About this Plan
Coronet 1/2A Texaco. Radio control cabin model. Wingspan 46in, area 300 sq in. For Cox Texaco .049 or any reed valve .049.
The original Scientific Coronet (oz7482) was first published in 1941. This is a later version for R/C assist.
Quote: "With a little rework to it nose, a classic returns in its original size. It's competition capable but doubles as a great basic trainer or sport plane. 1/2A Texaco Coronet, By Dick Sarpolus.
Construction articles for Old Time F/F designed prior to December 1942 are appearing with regularity, especially for 1/2A Texaco SAM events. Why? Modelers are finding out what a fun event this is for competition, and the aircraft serve equally well for sport flying if competition is not your bag.
I know of several newcomers to the hobby using this type of aircraft as a basic trainer; with the exception of needing calm weather for flying, the .049 ships can do a good job in this role. They do require more effort to build than most of today's 'trainers' but they're low in cost and most are super easy to fly when set up for training. Small in size, they fit in any car and that economical engine burns a bare minimum of glow fuel.
Recent 1/2A Texaco designs in Flying Models have been the Baby Buzzard Bombshell (oz) in the February '92 issue, the Dallaire (oz)in November '91, and the Atomizer (oz) in October '91. Bob Aberle had a good summary of the event rules in the February '92 issue; check it out if you need to learn more about this event.
Another sign of the 1/2A Texaco popularity is the availability of aircraft kits suitable for competition - or, again, for fun flying purposes. But even without a kit, scratchbuilding these designs usually isn't too bad; with their stick type construction, you may need to cut out little more than the wing ribs and a few fuselage bulkheads. If you're not used to this construction style or if you're a novice builder, it may be a bit frustrating at first. It does take a more delicate touch, and builds character. Relax, go slow, enjoy the work-bench time.
Because of the .049 engine called for and the minimum wing loading requirement of 8 ounces per square foot, experience has shown that around 300 square inches of wing area will result in a good performing airplane. To get a plane of this size, modelers select an eligible design they like and scale it down; most early free flights were considerably larger, using the .60 engines common at that time.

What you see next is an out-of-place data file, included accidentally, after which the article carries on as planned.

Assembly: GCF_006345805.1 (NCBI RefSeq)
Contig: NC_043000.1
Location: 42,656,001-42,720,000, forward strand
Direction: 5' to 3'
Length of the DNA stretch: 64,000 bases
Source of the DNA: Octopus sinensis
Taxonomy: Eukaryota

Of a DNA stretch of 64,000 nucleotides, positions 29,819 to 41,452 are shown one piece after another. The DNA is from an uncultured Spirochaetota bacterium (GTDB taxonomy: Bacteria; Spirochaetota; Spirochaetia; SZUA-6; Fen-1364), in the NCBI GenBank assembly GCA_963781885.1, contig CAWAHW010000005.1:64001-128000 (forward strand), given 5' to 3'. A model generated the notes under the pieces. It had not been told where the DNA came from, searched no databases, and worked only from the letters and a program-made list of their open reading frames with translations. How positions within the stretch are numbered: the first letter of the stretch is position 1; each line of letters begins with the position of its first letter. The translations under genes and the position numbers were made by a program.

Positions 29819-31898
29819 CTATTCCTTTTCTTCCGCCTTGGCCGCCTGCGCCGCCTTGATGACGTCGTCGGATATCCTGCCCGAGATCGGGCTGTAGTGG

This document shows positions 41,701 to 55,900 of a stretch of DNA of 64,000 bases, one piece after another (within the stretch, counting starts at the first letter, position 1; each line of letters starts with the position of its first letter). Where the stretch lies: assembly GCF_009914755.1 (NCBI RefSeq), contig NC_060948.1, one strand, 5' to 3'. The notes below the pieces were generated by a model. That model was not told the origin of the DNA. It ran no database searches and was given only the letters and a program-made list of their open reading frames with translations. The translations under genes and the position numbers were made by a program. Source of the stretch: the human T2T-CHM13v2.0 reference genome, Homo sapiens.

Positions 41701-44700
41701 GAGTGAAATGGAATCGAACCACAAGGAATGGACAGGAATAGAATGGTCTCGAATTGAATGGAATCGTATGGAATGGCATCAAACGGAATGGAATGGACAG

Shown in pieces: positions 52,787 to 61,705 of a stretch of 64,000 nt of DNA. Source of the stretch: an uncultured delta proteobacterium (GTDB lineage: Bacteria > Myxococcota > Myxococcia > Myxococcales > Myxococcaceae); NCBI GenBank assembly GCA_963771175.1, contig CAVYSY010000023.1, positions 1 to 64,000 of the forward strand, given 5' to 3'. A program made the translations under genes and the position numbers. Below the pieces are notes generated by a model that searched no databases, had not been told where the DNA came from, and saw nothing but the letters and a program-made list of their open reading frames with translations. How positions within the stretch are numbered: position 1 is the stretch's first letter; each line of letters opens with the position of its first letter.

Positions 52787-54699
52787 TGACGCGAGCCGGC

There are exceptions; the plane presented here, the Coronet, kitted by Scientific Models in the old days, is built to the exact original size. It was designed, back then, for the Class A and B engines. Class A had an upper limit of .19 cubic inches, and the upper Class B limit was .29. A .19 or larger engine in this small 46 inch wingspan, 300 square inch aircraft must have made it climb like a rocket; but with the weight of the engine and ignition system, I suspect the glide was not great.
Built today, an .049 in a plane of this size does a good job. So no scaling down of the original plans is necessary. For other SAM competition events, scaling down or up of an eligible design is also permitted. DB Mathews, well known Old Timer enthusiast, took the Coronet design and scaled it up 150%, to a 72-inch wingspan and 770 square inch wing area, for power by a .40 4-cycle or a .30 2-cycle engine. His version was pub-lished in the October 1988 issue of Model Aviation. A side note: the original price of the Scientific Coronet kit was $1.95!
Although no change in size from the original plane was required, and the exact outlines from a copy of the old plans were used, a few minor changes were made, as per-mitted by SAM rules, to adapt the design for 1/2A Texaco use and control by radio. Rudder and elevator control sections were added, within the original tail surface out-lines. Minimum changes to the structure were made. In the nose section, the heavy hardwood engine mounts needed for the Class A or B engines were eliminated; a 1/8 inch plywood firewall was added, positioned further forward to suit the Cox .049 engines.
Looking at many of these old freeflight designs, it's easy to see where 'improvements' could be made; changes to the construction along with some design changes would make many of them stronger, easier to build, more practical. But we've got to remember that when these aircraft were designed more than fifty years ago the modelers didn't have a large data base of proven, successful designs and techniques to draw from, as we do now. Those guys were really experimenting, both with construction methods and design approaches. Today, we're building and flying these designs for nostalgia and for fun, recreating the early classic modeling efforts.
Bob Peru, an active Old Timer competition flier, feels the Coronet would be very competitive in 1/2A Texaco. The smaller engine permits some lighter construction in the nose area as compared to the original, and with light radio gear the plane can be built to a light weight, around 16 ounces. I flew it for a while, and it sure does climb well; floats well too for some soaring fun. For sport flying and/or training use, I'd add more downthrust in the engine mounting..."
Direct submission to Outerzone.
Update 28/09/2017: added article, thanks to theshadow.
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